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Old 09-30-2023, 08:03 PM   #1
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New Guy rolling with 2017 Kodiak by Dutchmen Express Series M-172E

Hi Everyone, I'm looking forward to participating in this community. I'm completely new to camper camping, having just purchased a 2017 Kodiak by Dutchmen Express Series M-172E. My daughter is 8 and I needed to get going on camping before she adopted the attitudes of her mother.

Anyhow, I'm here for some answers (please and thank you) and will post those wherever I figure out is appropriate. But a quick overview in case someone has comments:

- I just winterized (Colorado) via compressed air blow out and poured some antifreeze down the drains for extra prudence and drained the excess. I'm in CO. 4 lower drains + water heater thing. Any comments on my approach.

- I would like advice over wintering the battery. Just leave it plugged into shore power or pull it out and trickle charge? I'm concerned about overcharge - not sure how the battery charging is handled via extension cord plugin.

- Is there a way I can just take the camper to have the propane topped off for the coming year rather than waiting for the tanks to go empty and replace them?


Thanks all and God Bless - G
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Old 10-01-2023, 01:17 PM   #2
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I can address the last two but being from So Cal I can’t help with winterization.

If easy enough I would remove the batteries and store in a heated garage or if not heated then wrap in an old blanket. Freezing cold is the enemy of batteries.

I would also pick up a battery maintainer which is a very low amperage charger that monitors the battery and tops it off without a constant charge so no risk of overcharging. If you have two batteries you could move the charger back and forth every week or two in seconds or if you prefer just buy two. I think the maintainers will also help keep the batteries warmer which should help them in the long run too.

As far as propane goes just remover both tanks and have them filled at a propane fill location. Those places usually have a minimum charge so as long as you need 5 pounds or so you will hit the minimum and then pay less for the additional amount you need. Do not wait for them to run out as it will be a major pain if you have no propane while out camping. You will lose your fridge and heating ability not to mention stove and oven too.
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Old 10-01-2023, 03:11 PM   #3
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I bought a 40 watt solar battery maintainer. It seems to work ok and is enough to fight off the vampires. IMO, having a battery with a full charge is the best way to keep it healthy in cold weather. As far as blowing the lines out, make sure you don’t forget the spray port and the low point drains (they always accumulate some water after you close them, so leave them open! The pump should pump itself dry. Manually drain the hot water heater.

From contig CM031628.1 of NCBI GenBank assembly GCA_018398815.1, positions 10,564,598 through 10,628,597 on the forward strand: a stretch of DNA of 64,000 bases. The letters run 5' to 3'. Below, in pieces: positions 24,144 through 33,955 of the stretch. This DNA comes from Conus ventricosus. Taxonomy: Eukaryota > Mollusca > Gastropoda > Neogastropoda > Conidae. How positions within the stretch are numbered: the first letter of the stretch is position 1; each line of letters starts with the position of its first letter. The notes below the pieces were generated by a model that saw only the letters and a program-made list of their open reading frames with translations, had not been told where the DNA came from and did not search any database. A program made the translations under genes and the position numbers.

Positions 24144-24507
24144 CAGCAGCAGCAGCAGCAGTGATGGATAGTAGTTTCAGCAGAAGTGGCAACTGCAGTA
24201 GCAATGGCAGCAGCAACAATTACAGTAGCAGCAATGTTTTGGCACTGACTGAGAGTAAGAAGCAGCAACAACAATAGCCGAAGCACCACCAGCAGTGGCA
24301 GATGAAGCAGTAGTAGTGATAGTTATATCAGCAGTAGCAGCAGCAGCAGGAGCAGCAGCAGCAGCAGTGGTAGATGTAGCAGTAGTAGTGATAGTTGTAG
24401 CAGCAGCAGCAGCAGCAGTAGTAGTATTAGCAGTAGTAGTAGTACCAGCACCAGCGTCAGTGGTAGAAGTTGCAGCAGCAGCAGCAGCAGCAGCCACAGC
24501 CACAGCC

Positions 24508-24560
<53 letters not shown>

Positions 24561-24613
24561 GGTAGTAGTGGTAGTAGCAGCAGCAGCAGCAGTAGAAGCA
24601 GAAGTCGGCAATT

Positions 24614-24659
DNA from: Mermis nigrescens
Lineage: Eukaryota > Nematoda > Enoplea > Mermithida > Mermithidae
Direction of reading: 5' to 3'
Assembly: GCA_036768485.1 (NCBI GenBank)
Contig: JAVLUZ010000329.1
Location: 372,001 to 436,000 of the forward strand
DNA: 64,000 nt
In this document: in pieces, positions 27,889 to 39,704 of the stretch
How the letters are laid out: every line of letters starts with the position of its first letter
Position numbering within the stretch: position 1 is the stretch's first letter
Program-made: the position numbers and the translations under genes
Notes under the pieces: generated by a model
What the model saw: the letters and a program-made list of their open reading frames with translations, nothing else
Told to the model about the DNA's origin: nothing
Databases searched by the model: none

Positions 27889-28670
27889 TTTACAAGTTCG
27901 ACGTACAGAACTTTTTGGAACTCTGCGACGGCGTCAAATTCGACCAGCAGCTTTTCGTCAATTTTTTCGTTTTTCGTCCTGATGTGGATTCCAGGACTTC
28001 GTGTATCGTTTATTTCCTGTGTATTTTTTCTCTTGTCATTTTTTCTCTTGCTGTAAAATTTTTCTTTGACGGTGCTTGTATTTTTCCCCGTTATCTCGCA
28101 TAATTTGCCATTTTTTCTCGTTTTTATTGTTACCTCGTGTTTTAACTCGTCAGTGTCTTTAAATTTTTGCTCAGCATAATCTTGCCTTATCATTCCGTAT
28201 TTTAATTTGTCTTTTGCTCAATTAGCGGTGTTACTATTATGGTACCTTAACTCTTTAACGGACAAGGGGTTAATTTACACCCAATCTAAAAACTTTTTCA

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Old 10-01-2023, 03:53 PM   #4
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Originally Posted by franktafl View Post
I bought a 40 watt solar battery maintainer. It seems to work ok and is enough to fight off the vampires. IMO, having a battery with a full charge is the best way to keep it healthy in cold weather. As far as blowing the lines out, make sure you don’t forget the spray port and the low point drains (they always accumulate some water after you close them, so leave them open! The pump should pump itself dry. Manually drain the hot water heater.
Thanks for these pro tips! I already have the battery maintainer so will plan to pull the battery once we have significant weather.
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Old 10-01-2023, 04:03 PM   #5
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Originally Posted by franktafl View Post
I bought a 40 watt solar battery maintainer. It seems to work ok and is enough to fight off the vampires. IMO, having a battery with a full charge is the best way to keep it healthy in cold weather. As far as blowing the lines out, make sure you don’t forget the spray port and the low point drains (they always accumulate some water after you close them, so leave them open! The pump should pump itself dry. Manually drain the hot water heater.
Thank you Frank. I pulled all my drain plugs yesterday and left them open after blowing the lines. I did pull a furnace plug on the side but not underneath so will double-check for an additional drain there.
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Old 10-03-2023, 03:25 PM   #6
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Regarding your winterization blowout - DO NOT FORGET: toilet, outdoor shower/spray port, any other tap that uses water. Also run your water pump dry for a bit to push any water out of it. If it sounds like it moved some water, you may have to blow out again to push that water out of the plumbing.